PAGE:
July 13, 2020
It was just after 5:30 p.m. on Sunday, March 15, when New York City Mayor Bill de Blasio announced that the nation’s largest school district would transition to remote learning until at least April 20. Chaos ensued, with many teachers still reporting to their buildings the next day and the day after. The Department of Education began ordering 300,000 iPads. Teachers were allowed to use Zoom for instruction, until they weren’t, and then they were again.
At Comp Sci High in the Bronx, however, remote learning started about 12 hours after the mayor’s announcement. The school’s principal said his staff had spent the previous two weeks developing an e-learning plan, and students already had Chromebooks and were familiar with checking their email and using Google Classroom.
“It’s gone well, under the circumstances,” said David Noah, the founding school leader. “I don’t want to minimize all of the struggles the kids and community have been through. Teachers have been super heroic, but it’s gone well — certainly by comparison.”
The school, formally the Urban Assembly Charter High School for Computer Science, has some inherent advantages. It opened in 2018-19 with a ninth grade, and it now serves about 220 students across grades 9 and 10. It’s a charter school, with non-union staff and all of the flexibilities that come with the designation. And, among other features, it’s a technology-focused school where students take computer science courses all four years.
That doesn’t mean, however, that the school’s transition to remote learning was flawless.
“The quality of assignments was terrible in the first two weeks,” said Noah, in a tone more understanding than accusatory. “We’re a newish school, and we’re very much in the habit of ‘OK, the way we figure things out is by doing and trying it and changing them,’ which is very stressful, but fortunately [the staff] were very used to that stress.”
The school launched its remote learning program immediately, Noah said, to maintain continuity for its students and families during the pandemic. Many students’ parents are frontline health care workers. Almost all students are Black or Latino, and most come from low-income households. The school is located in one of the hardest-hit areas of what was the hardest-hit city in the world; both students and staff have lost parents to COVID-19.
Support for families came in many forms. Noah and other school staff spent several days early on delivering hotspots and replacement Chromebooks to students’ apartment buildings — the school ordered 60 backup devices on March 1, two weeks before de Blasio closed schools. Families were asked each week to fill out a survey about their needs, and the staff raised funds to provide gift cards for groceries and emergency supplies.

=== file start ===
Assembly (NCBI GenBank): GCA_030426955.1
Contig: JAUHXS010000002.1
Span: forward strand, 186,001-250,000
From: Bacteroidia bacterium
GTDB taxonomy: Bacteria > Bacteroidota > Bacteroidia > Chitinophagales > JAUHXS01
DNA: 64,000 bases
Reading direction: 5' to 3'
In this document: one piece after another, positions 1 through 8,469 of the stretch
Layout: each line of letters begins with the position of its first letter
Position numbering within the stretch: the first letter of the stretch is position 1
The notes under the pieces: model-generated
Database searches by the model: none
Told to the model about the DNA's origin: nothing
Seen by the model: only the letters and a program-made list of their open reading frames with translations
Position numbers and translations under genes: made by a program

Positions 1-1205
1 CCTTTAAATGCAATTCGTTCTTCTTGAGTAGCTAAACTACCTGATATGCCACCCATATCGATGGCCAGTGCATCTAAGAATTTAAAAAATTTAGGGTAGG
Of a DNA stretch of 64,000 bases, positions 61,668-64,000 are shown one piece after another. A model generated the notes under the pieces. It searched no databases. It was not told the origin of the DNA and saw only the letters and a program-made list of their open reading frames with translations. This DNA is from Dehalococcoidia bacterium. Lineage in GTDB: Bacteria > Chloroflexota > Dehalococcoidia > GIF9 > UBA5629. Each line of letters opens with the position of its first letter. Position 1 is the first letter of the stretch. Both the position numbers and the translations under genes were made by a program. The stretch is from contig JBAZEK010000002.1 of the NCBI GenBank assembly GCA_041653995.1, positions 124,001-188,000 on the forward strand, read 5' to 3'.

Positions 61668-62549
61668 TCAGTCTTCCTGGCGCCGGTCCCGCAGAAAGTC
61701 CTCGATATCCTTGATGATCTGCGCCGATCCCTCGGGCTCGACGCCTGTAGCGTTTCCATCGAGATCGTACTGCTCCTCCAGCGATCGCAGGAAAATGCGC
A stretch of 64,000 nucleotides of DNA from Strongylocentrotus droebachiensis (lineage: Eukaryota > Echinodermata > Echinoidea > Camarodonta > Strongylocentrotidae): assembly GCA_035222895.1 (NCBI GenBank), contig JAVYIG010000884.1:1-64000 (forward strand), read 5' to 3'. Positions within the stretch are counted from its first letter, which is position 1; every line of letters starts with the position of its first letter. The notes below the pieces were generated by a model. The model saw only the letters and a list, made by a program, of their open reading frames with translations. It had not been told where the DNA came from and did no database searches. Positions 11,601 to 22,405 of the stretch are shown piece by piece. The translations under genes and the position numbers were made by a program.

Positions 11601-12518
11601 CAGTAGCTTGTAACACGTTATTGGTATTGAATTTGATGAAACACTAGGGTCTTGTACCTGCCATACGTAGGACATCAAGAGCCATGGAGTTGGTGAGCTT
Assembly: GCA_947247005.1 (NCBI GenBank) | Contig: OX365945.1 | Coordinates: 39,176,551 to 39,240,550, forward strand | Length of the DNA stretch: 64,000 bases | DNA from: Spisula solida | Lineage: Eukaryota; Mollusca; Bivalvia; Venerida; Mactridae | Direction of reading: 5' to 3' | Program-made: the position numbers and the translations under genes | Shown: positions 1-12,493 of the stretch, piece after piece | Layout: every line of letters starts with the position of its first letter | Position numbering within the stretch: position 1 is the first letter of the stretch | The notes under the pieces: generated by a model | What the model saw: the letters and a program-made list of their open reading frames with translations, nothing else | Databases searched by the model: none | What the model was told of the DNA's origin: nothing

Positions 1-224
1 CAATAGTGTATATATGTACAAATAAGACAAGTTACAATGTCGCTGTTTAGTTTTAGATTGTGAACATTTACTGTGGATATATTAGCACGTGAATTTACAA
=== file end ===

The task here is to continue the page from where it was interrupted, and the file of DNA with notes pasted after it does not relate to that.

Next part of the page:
For students, the support was as constant as students permitted, said Eddy Mosley, who teaches computer science and an advisory, which is akin to a life skills class. Even before the pandemic, Mosley and his 29 advisees had maintained an active group text chain, and one-on-one texts and calls were added to a mix that also included virtual office hours and Zoom calls. Then there’s email. Mosley said students collectively sent him between five and 20 emails an hour.
The goal, he said, was to maintain as strong a school culture as possible and help lift students up during this crisis.
“One of the kids I’m talking to right now,” Mosley said, referring to an ongoing text chain earlier this year, “he’s complaining because his grandfather just came home [from the hospital] from having a stroke and his mom just had a baby and he’s essentially babysitting his grandfather all day. Like, ‘I can’t do anything because my grandfather needs me. If he slips out the chair and falls, that’s on me.’ What am I supposed to say to that? So just kind of being there for kids and giving them someone to talk to, because it’s hard, and [sometimes] there’s not much we can do.”
How much schools can and should do — the expectations they should maintain for students — became a hot topic. Districts in several states ended their school years early, such as in Georgia’s Bibb County, where, according to the superintendent, many parents essentially said, “We were stressed.” In New York City, the Department of Education kept its full school year and even turned its spring break into instructional days, while also loosening its grading policy. The mayor announced on May 19 that some 178,000 NYC public school students would return for remote summer school because of the learning disruption wrought by the virus.